Straight people feel a mix of wonder and confusion from Grindr. While gay men can throw their wanting and lust into the Internet ether with just a fingertip, such a device doesn’t exist for straight guys and girls. Yeah, Blendr exists, the straight cousin of Grindr, but no one actually uses it. Now, a new dating app has entered the ring, albeit a nebbishy one. Meet Yenta, the app for single Jews on the prowl. Matchmaker, matchmaker, make me a match, find me a find, catch me a catch in the area who will have sex with me with the lights off.
The app is pretty user-friendly and straightforward. First, just pick a username, upload your photo, and answer some simple questions. Then, a mosaic of profile pictures will appear, each one marked by how far away a possible mate is. Pretty straightforward, right? This doesn’t seem like the App That Launched A Thousand Hookups. But, then again, Yenta isn’t an app for straight people; it’s an app for Jews.
Take, for example, the three questions you need to answer for the Yenta profile. “What’s your shtick?” “What will impress my mother?” and a sliding scale of “how Jewish” you think you are. These are all loaded with Jewish cultural notes and standards. It might as well ask “what’s your favorite bagel and shmeer combo?” (Mine is cinnamon raisin and lox spread, ladies).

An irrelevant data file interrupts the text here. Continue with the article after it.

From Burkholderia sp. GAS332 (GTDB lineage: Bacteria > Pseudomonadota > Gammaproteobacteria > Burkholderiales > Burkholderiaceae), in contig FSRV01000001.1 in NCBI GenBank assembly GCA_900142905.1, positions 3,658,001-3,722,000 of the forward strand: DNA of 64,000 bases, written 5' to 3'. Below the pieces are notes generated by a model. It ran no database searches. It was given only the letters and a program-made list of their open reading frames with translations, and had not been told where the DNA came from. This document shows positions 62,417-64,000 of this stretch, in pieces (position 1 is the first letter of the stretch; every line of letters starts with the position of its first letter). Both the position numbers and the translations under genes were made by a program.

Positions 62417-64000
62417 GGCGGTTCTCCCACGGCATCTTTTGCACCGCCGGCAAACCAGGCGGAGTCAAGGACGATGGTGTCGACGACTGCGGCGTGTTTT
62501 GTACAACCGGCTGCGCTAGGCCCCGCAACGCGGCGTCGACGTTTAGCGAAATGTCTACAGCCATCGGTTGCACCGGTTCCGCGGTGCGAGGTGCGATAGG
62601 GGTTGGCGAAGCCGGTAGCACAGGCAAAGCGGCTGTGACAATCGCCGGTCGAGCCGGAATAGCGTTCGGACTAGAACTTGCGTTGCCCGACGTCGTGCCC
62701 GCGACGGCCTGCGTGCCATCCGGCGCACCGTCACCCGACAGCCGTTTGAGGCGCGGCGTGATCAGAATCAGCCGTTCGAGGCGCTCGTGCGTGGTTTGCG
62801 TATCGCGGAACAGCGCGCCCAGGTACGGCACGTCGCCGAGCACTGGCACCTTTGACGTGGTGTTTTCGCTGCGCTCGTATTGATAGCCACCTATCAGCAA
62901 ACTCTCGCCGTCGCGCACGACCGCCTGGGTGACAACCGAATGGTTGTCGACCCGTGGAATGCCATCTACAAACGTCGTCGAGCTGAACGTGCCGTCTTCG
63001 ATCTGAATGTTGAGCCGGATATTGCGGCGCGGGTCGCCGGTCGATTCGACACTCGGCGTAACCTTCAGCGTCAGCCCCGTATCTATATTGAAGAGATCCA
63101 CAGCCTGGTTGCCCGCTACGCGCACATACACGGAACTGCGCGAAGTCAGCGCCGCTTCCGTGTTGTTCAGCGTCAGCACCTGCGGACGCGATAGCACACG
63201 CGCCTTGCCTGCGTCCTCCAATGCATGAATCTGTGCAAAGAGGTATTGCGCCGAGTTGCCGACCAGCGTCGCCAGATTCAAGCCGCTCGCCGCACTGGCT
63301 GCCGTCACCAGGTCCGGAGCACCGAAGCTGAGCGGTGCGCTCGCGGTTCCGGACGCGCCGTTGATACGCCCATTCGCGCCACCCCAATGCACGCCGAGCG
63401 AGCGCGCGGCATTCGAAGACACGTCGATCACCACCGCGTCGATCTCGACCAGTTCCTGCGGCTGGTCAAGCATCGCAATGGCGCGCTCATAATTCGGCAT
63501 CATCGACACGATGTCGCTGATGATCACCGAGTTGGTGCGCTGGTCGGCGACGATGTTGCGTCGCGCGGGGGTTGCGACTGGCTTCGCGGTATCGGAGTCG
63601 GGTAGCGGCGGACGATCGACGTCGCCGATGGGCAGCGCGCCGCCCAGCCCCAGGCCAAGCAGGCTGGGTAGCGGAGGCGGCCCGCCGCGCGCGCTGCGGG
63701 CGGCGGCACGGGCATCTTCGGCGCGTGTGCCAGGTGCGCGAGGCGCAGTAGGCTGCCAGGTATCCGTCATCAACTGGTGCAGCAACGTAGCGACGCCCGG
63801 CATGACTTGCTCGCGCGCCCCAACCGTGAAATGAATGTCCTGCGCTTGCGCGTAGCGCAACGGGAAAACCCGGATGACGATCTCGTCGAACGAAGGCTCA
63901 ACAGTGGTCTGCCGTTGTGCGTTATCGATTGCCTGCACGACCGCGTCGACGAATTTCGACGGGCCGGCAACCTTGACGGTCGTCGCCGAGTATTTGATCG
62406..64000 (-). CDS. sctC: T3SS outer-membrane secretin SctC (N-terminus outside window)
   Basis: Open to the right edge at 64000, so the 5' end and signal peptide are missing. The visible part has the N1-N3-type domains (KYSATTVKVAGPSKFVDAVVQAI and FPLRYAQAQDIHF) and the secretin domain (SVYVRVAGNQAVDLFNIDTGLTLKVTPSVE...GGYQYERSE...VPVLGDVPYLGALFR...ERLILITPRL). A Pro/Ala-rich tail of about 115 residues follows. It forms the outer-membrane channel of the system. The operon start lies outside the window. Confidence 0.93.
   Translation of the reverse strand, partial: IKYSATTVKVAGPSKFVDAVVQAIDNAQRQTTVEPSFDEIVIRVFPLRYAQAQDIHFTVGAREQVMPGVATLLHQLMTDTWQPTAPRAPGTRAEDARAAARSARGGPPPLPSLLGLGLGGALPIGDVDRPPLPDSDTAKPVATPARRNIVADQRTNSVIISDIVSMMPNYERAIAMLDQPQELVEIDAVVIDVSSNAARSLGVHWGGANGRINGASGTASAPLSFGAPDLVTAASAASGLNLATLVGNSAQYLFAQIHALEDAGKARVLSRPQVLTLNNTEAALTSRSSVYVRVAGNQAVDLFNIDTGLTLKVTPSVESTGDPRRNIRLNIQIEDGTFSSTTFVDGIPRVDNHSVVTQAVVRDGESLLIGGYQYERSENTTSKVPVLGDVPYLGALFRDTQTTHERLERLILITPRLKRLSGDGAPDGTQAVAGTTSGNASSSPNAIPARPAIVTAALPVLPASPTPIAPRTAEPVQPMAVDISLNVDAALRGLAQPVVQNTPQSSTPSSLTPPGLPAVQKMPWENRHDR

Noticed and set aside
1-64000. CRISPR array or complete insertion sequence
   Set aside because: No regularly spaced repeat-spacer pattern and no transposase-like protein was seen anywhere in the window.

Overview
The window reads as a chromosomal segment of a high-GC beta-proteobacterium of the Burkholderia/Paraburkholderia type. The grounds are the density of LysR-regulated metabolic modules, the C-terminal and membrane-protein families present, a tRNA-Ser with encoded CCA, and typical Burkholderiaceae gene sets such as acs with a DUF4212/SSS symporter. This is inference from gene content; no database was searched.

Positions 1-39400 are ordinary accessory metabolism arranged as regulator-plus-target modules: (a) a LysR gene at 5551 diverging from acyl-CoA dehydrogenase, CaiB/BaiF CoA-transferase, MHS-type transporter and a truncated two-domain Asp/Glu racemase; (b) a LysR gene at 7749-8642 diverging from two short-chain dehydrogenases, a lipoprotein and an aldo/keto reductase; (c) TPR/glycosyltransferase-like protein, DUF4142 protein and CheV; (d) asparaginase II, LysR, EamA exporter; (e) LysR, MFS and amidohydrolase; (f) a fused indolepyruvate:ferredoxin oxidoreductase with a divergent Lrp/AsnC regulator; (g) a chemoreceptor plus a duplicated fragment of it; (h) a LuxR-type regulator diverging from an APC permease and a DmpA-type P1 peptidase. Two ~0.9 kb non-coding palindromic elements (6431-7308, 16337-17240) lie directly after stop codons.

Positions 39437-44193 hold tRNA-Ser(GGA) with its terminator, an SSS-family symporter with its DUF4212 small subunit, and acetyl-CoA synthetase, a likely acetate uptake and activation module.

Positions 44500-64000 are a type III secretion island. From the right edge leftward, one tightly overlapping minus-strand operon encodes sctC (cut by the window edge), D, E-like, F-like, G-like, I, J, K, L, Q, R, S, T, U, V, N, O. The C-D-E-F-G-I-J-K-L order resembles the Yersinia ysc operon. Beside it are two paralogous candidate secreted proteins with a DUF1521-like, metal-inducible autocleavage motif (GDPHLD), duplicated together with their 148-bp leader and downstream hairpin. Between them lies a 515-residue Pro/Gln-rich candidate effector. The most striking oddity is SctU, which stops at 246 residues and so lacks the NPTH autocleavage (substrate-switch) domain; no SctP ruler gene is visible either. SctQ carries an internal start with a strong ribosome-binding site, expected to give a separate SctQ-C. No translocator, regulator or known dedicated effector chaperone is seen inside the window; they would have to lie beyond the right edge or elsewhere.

Check out this quote from creator Luba Tolkachyov. “You can walk into a coffee shop and you can find out who’s Jewish and single around you,” she told the NYPost. “JDate is kind of the traditional model. To be able to log on to [Yenta], you have to go out. There’s no need for the lengthy profile—now we can see who’s single and near us.” The “we” and the “us,” that’s not straight people. That’s Jews with iPhones who want casual-to-not-so-casual somethings.
So why does Yenta have a chance? Because its made for a specific audience, a subculture of singles waiting to make out with someone like them. The app exists to easily and automatically weed out what you’re not looking for, and there’s a comfort in that pre-sorted community.
No one cares about being straight. There’s no point of pride just in liking the other gender. Therefore, no one’s going to just use a simplistic hookup app for hookups. There has to be another cultural factor involved to draw them in. That’s why Grindr has 4.5 million users, and JDate, ChristianSingles, BlackPlanet, FetishLovers, and Cougarlife all exist. If you’d like to consider the cultural significance of casual heterosexuality and why an American may not identify themselves as such in our heteronormative society, go ahead. I’ve been flirting with a girl for about twenty minutes and she says she can blow a shofar like a champ.